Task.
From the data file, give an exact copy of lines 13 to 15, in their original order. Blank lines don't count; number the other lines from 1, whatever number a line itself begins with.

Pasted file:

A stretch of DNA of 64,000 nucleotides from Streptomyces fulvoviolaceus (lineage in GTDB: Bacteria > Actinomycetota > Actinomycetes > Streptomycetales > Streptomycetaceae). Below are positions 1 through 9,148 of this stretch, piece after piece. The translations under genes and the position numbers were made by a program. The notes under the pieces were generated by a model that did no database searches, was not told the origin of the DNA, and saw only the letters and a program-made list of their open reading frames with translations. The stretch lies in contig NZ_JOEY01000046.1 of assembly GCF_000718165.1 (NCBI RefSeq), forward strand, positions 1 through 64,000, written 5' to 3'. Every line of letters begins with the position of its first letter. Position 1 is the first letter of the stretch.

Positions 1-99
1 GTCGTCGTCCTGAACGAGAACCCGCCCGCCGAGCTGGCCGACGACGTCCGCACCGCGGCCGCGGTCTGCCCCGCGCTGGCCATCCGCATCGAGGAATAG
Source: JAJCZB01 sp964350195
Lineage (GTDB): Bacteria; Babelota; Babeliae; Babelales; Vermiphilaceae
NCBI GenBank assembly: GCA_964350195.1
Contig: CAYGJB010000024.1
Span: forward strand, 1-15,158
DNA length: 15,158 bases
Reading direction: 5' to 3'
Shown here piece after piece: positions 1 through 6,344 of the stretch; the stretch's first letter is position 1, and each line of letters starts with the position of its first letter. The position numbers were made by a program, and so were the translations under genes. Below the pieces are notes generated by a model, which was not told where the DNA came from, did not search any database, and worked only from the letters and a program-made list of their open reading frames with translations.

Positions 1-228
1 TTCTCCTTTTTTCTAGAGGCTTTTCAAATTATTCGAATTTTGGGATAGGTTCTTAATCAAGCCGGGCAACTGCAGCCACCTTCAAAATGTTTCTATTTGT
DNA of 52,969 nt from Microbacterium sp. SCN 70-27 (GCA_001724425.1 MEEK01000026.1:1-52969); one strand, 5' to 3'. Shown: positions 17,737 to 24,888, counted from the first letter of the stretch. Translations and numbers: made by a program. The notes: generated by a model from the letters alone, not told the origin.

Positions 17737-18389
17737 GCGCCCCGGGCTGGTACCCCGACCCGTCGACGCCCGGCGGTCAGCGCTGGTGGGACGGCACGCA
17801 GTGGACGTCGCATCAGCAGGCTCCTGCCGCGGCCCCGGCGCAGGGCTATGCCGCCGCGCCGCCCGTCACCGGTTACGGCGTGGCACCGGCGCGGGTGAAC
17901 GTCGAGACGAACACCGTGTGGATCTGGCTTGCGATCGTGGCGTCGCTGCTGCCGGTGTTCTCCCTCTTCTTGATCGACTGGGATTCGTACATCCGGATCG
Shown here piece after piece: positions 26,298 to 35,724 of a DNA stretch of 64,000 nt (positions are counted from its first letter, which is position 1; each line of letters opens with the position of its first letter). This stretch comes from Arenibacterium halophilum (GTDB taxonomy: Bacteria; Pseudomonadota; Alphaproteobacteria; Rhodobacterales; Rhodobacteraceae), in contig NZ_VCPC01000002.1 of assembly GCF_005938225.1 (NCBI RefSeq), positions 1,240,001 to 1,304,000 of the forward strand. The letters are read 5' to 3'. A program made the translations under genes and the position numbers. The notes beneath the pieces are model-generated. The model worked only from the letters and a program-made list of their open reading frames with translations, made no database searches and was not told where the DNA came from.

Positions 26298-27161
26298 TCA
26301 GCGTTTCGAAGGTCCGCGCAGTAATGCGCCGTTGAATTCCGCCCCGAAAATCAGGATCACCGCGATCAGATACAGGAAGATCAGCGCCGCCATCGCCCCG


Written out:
1 TTCTCCTTTTTTCTAGAGGCTTTTCAAATTATTCGAATTTTGGGATAGGTTCTTAATCAAGCCGGGCAACTGCAGCCACCTTCAAAATGTTTCTATTTGT
DNA of 52,969 nt from Microbacterium sp. SCN 70-27 (GCA_001724425.1 MEEK01000026.1:1-52969); one strand, 5' to 3'. Shown: positions 17,737 to 24,888, counted from the first letter of the stretch. Translations and numbers: made by a program. The notes: generated by a model from the letters alone, not told the origin.

Positions 17737-18389